On 23 January 2024, the UK government published its draft Cyber Governance Code of Practice (the “Code”) to help directors and other senior leadership boost their organizations’ cyber resilience. The draft Code, which forms part of the UK’s wider £2.6bn National Cyber Strategy, was developed in conjunction with several industry experts and stakeholders – including the UK National Cyber Security Centre. The UK government is seeking views from organizations on the draft Code by 19 March 2024.
On October 25, 2023, the U.S. Department of Commerce Bureau of Industry and Security (BIS) published updated export controls on advanced computing items and semiconductor manufacturing equipment under the Export Administration Regulations (EAR). Specifically, BIS published two interim final rules that revise and expand on the restrictions implemented in the initial interim final rule issued on October 7, 2022 (October 7, 2022 rule).1
On October 16, 2023, the U.S. Securities and Exchange Commission (SEC) Division of Examinations (EXAMS or Division) issued its annual examination priorities, which, for the first time, was published at the start of the SEC’s fiscal year to “better inform investors and registrants of key risks, trends, and examination topics” the Division intends to focus on in the coming year.1
Companies are facing more attacks on their information systems. And, as their cyber risk skyrockets, the SEC has stepped in with new regulations, telling businesses what to disclose about these incidents — and requiring detailed disclosures on cyber risk management more broadly. With the deadline for compliance fast approaching, businesses are scrambling to mitigate their legal risk and comply with regulations that some say may be an overreach.
On July 26, 2023, the U.S. Securities and Exchange Commission finalized its rule on Cybersecurity Risk Management, Strategy, Governance, and Incident Disclosure by Public Companies (the Final Rule), which will become effective 30 days following publication in the Federal Register. The Final Rule applies to all public companies subject to the reporting requirements of the Securities Exchange Act of 1934, including foreign private issuers, smaller reporting companies, and business development companies, and will require disclosure of material cybersecurity incidents on Form 8-K and Form 20-F and periodic disclosure of cybersecurity risk management, strategy, and governance in annual reports on Form 10-K and Form 20-F.
Just before Americans began their Fourth of July holiday, the U.S. Commodity Futures Trading Commission (CFTC) Division of Enforcement Director announced that the division has established two key task forces: the Cybersecurity and Emerging Technologies and the Environmental Fraud Task Force.1 Both task forces will be staffed with attorneys and investigators across the Division of Enforcement with the goal of serving as subject matter experts and prosecuting cases. As a result, CFTC registrants should be prepared for heightened focus on cybersecurity and environmental fraud, particularly in the derivatives and relevant spot markets.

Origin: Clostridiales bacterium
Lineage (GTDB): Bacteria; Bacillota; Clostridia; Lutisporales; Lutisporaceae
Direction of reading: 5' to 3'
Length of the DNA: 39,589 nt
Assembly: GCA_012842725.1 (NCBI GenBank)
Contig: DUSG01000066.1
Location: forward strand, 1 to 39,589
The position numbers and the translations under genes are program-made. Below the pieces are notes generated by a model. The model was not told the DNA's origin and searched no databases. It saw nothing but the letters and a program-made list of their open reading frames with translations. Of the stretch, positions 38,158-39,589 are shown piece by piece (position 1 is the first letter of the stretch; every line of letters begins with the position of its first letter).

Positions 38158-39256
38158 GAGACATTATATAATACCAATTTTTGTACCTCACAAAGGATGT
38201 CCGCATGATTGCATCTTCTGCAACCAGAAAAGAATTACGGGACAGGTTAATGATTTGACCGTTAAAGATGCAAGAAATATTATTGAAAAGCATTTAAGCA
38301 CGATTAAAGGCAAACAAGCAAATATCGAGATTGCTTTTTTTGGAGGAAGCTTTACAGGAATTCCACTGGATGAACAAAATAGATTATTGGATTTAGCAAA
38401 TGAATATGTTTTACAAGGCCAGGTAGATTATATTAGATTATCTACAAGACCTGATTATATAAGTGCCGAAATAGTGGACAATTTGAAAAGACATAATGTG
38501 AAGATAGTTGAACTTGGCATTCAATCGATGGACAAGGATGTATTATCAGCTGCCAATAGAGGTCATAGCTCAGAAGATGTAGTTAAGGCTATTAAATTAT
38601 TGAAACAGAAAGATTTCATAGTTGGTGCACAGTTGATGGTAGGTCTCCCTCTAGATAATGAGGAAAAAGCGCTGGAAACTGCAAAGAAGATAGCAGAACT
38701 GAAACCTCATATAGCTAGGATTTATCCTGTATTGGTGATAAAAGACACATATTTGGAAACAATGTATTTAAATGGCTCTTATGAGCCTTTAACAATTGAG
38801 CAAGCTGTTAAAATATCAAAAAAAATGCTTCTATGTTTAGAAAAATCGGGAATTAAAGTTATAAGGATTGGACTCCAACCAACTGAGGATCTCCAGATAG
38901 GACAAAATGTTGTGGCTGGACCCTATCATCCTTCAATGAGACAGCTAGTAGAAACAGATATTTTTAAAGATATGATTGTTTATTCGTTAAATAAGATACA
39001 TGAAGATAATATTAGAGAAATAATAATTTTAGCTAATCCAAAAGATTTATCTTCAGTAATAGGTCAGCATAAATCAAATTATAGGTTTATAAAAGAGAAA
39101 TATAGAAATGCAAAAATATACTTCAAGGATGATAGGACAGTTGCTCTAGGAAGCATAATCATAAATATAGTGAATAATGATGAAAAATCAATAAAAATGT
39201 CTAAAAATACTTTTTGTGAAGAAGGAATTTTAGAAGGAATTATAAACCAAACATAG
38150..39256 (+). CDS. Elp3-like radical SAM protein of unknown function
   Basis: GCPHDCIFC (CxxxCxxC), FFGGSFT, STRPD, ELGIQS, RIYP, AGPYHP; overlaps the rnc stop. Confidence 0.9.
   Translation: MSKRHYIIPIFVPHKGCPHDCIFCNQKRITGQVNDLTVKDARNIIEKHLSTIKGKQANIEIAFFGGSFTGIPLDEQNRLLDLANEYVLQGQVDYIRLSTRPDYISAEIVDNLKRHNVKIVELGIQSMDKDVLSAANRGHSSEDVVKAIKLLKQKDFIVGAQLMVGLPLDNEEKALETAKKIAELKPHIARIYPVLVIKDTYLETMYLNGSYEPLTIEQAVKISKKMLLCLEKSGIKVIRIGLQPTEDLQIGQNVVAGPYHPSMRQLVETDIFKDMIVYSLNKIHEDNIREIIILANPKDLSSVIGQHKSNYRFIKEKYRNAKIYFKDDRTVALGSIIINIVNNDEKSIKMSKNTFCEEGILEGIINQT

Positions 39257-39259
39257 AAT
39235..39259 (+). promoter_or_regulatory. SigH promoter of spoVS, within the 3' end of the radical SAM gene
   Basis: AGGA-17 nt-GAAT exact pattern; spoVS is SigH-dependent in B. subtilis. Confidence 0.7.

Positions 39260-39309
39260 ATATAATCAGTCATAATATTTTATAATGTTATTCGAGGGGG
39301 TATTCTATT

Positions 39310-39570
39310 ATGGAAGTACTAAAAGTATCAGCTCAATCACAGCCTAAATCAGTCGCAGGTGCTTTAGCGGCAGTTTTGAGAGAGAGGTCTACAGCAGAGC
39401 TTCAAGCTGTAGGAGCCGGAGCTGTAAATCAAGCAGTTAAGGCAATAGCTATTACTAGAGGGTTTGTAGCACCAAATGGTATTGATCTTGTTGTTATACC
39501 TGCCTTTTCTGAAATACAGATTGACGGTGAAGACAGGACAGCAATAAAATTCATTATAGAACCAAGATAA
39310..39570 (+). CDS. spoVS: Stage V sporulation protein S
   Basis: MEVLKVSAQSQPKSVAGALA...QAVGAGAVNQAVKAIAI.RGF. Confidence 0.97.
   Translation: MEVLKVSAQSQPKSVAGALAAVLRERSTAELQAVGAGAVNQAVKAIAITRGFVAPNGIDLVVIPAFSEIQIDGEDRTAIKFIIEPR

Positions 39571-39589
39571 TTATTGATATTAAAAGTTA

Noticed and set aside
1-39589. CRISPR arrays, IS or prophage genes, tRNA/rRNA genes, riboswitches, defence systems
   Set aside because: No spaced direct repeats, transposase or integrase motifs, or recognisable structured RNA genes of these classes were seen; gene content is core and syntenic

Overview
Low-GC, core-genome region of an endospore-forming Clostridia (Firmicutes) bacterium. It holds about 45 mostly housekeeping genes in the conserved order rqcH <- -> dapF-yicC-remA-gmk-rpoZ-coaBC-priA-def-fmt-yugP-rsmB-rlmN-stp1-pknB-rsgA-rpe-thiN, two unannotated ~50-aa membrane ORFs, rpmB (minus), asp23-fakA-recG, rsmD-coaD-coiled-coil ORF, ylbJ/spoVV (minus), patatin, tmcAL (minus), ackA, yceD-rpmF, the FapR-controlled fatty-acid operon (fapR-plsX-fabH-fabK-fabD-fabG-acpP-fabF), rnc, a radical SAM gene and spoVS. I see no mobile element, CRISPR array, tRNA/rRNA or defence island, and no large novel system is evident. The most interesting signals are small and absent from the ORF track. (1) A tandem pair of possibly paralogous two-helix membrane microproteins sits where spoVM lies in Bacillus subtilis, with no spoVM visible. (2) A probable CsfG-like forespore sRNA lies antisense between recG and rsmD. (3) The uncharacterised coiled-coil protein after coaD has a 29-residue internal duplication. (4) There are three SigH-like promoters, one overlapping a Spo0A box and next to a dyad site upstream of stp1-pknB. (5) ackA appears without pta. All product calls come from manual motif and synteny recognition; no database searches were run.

On June 30, 2023, Hong Kong’s data protection authority (the Office of the Privacy Commissioner for Personal Data, or PCPD) issued an updated version of its Guidance on Data Breach Handling and Data Breach Notifications (the Guidance, accessible here), which aims to guide companies on how they respond to data breaches. In particular, the Guidance contains a new recommendation for companies to adopt written data breach response plans.
On June 13, 2023, the Office of Management and Budget released its Spring 2023 Unified Agenda of Regulatory and Deregulatory Actions, which includes updates on Securities and Exchange Commission (“SEC”) proposed rules. The SEC pushed back its estimate for the final action date to October 2023 for its proposed cybersecurity rules related to public companies, as well as for its investment advisers and funds proposal. Notably, the SEC’s timelines are typically estimates for implementation, and the proposed rules could be introduced sooner or later than these dates. However, the updated timeline indicates that the SEC is prioritizing finalizing its cybersecurity rules related to public companies and investment advisers and funds.
The new EU Regulation on Digital Operational Resilience for the Financial Sector (DORA) recently entered into force. DORA establishes cybersecurity requirements for information and communication technology (ICT) systems supporting the business processes of financial entities and represents a paradigm shift for the ICT sector. Critical ICT third-party service providers, who are providing services to regulated financial entities, will also be directly regulated under DORA and subject to regulatory supervision by a regulator to be established under DORA (a so-called ‘Lead Overseer’).
On March 15, 2023, the U.S. Securities and Exchange Commission (SEC) proposed three rules related to cybersecurity and the protection of consumer information and reopened the comment period for a proposed cybersecurity rule for investment advisers and funds. This significant action would impose new cybersecurity requirements for several SEC-registered entities, including with respect to these entities’ policies, incident response and notification procedures, and cybersecurity risk management. This Sidley commentary and analysis discusses the key features of each proposal, including new requirements and differences among each of the proposals.